DAVA Project
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DAVA Project

Story of Journey, a mad scientist who makes 0xDAVA — Part 1

DAVA TALK SHOW — Interview with DAVA Frontend developer Journey

How did Journey become a developer?

Soga (DAVA Marketing Officer, from now on, referred to as Soga): Let me start with a brief introduction of Journey.

Journey (DAVA Frontend Dev): I work on DAVA Frontend Development and Tokenomics. I also recently played a role in DAVA Voyage assistant writer, writing The DAVA Voyage story, which was published internally in Discord not too long ago. In addition, I have been in charge of developing various web front-ends and planning the fictional world of the DAVA game we are currently building.

Soga: Wow, you’re playing many roles, but your primary role and responsibility seem to be in development. Can you tell us how you started developing?

Journey: In elementary school, my dream was to become a programmer. My plan changed to fund manager in middle school and eventually switched to being a psychiatrist in high school. It was tough being a programmer, and I wanted to try out different options that make more money efficiently. But, just a day before the college entrance exam, I caught the mumps and didn’t do well on the exam. After the exam, perhaps fatefully, I saw an advertisement about a new software school called NHN NEXT, founded by Naver. I passed the application, and my future as a software developer began.

Soga: I see. Then when did you become interested in blockchain?

Journey: In 2015, when Ethereum was public, I encountered it initially in various articles and blogs. I was surprised that a high school student made it and got to learn more about blockchain and Bitcoins. Back then, it was just mild interest in Crypto. But in early 2017, I was heavily interested due to macro market situations. At that time, my investment portfolio consisted of stocks and cryptocurrencies. Despite the bad macro conditions, the return on cryptocurrency was still satisfactory. Soon later, it went up just by putting it in, and after a while, it went up as much as my salary.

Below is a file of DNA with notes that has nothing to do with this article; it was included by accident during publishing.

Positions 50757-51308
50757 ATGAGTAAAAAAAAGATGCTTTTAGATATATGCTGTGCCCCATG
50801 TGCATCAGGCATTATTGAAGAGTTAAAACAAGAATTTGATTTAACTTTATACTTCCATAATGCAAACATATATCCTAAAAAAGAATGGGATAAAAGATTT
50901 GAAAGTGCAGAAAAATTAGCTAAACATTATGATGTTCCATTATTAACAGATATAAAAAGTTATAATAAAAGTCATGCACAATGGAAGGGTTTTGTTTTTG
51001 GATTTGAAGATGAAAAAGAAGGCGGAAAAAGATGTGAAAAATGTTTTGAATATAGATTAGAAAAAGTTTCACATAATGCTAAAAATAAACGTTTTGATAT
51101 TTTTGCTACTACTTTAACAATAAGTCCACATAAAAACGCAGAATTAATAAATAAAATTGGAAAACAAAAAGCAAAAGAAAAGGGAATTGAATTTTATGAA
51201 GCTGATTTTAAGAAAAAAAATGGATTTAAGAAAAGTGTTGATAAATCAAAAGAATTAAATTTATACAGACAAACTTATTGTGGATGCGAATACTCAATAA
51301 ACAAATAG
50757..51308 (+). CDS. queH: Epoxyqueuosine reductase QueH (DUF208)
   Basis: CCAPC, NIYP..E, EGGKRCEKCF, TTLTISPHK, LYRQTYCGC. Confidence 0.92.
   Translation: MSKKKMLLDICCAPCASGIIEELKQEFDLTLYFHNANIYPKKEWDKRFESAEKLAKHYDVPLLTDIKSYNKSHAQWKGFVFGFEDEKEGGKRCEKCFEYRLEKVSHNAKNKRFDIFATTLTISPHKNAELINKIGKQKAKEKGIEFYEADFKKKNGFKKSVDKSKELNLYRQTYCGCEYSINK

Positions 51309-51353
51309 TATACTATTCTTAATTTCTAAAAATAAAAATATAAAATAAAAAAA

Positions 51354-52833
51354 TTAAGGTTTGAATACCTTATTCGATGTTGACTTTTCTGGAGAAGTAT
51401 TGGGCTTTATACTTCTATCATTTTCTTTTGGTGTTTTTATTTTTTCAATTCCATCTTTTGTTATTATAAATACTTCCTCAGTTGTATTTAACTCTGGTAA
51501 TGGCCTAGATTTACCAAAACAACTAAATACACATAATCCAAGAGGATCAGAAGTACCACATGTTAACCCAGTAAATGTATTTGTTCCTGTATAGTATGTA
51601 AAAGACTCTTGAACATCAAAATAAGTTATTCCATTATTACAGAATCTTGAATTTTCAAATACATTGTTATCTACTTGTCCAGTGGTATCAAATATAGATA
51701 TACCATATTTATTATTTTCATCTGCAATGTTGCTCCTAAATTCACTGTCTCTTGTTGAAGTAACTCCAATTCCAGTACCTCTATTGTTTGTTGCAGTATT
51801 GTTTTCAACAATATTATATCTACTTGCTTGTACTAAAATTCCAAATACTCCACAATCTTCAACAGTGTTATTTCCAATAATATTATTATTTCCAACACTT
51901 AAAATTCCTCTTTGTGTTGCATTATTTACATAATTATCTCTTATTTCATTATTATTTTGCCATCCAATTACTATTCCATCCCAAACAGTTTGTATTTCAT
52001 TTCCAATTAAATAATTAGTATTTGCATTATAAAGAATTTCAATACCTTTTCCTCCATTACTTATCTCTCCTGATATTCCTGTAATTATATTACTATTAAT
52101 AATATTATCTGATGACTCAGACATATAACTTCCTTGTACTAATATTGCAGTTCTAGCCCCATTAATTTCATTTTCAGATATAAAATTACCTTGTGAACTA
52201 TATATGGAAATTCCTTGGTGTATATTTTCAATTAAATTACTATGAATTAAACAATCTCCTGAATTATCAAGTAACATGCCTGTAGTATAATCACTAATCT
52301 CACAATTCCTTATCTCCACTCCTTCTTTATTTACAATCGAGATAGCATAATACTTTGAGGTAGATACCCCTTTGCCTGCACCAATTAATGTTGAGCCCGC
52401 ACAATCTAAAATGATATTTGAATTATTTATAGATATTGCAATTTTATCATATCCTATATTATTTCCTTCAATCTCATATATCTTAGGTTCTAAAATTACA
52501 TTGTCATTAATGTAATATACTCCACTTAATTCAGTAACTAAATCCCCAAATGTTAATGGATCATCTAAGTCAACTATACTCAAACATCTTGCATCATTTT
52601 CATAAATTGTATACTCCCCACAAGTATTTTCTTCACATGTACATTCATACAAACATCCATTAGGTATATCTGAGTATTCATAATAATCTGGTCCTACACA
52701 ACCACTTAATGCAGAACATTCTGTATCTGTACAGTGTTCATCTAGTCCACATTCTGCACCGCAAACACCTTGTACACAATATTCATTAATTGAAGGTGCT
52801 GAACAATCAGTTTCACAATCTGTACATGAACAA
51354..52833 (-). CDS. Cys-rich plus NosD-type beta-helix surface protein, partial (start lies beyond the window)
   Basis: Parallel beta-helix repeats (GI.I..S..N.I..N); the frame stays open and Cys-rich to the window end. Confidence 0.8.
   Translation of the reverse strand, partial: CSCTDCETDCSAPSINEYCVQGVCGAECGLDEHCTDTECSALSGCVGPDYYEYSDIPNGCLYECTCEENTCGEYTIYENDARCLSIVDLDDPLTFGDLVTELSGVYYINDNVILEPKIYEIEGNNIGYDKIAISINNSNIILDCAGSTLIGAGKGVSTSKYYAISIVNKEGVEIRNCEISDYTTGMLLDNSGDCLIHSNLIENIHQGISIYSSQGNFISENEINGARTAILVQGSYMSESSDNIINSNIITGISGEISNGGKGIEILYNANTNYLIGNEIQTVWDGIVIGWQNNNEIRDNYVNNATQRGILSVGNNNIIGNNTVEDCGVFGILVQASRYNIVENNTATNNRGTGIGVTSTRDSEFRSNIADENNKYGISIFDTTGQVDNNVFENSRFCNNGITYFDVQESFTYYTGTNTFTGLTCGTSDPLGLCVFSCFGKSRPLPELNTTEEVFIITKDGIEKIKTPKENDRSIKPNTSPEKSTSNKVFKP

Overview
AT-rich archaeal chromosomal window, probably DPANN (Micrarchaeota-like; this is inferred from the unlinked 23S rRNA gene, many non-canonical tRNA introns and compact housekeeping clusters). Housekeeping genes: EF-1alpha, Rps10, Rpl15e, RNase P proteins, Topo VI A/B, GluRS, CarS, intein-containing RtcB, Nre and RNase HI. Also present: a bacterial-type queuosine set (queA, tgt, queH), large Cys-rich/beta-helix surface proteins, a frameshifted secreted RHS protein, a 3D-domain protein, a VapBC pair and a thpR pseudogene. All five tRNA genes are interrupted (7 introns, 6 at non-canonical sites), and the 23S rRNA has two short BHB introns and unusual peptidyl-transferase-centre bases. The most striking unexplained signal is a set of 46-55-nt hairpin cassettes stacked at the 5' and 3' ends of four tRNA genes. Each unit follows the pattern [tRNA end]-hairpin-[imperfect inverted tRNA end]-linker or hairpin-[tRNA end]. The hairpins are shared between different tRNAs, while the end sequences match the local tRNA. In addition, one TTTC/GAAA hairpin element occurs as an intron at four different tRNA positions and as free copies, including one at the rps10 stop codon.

Soga: From being interested in something to starting a career is a big step to take. Can you tell me how you decided to pursue your career in blockchain and how you motivated yourself?

Journey: Back in 2018, I couldn’t concentrate on my work because I was earning well over my salary. The decline began in January 2018 and was very threatening, but it was an opportunity for me to start my mining business. My close acquaintance and I went abroad, searching for every country where electricity bills were cheap to find out where to build our mining business. Unfortunately, business communication is slow in countries with reasonable electricity bills. As a result, the money invested during the crypto winter soon dried up.

Mission Statement and Philosophies for scientists at 0xDAVA

Soga: Is this the first career in a blockchain company? Did you encounter any hardships?

Journey: This is the first time, but I enjoyed it without particular difficulties.

Soga: I heard that you have a strong philosophy in software development. Something named “To Screen and Beyond.” Can you explain what it is?

Journey: Yep: to Screen and Beyond. I slightly twisted Buzz Lightyear’s “To infinity and beyond” quote from Toy Story. Developers should always be good at making what is beyond the screen, not just what’s showing on the monitor. Don’t just think about the visible elements on the screen, but look at the codes on the screen and the people who will encounter them. There’s always someone behind the lines of codes. Users will see the website beyond the screen, and colleagues who work with you will see the documents and decisions beyond the screen. In short, I try to deliver that when you work, you must develop with these various “users” in mind, including your colleagues who work with you.

Soga: that sounds awesome. Can you tell me the main advantage of the ‘to screen and beyond’ philosophy?

Journey: It’s easy to become overly attached to specific problems while working as a developer. It is common to forget the value it brings to the actual user and the business value you create with your code; your vision becomes too focused and only sees a tiny part of a bigger problem. This mentality and philosophy help me decide what is truly important at any specific time.

Soga: I know you used to enjoy trading, but is it true that you love yourself as a trader? Do you believe that you have the skill sets?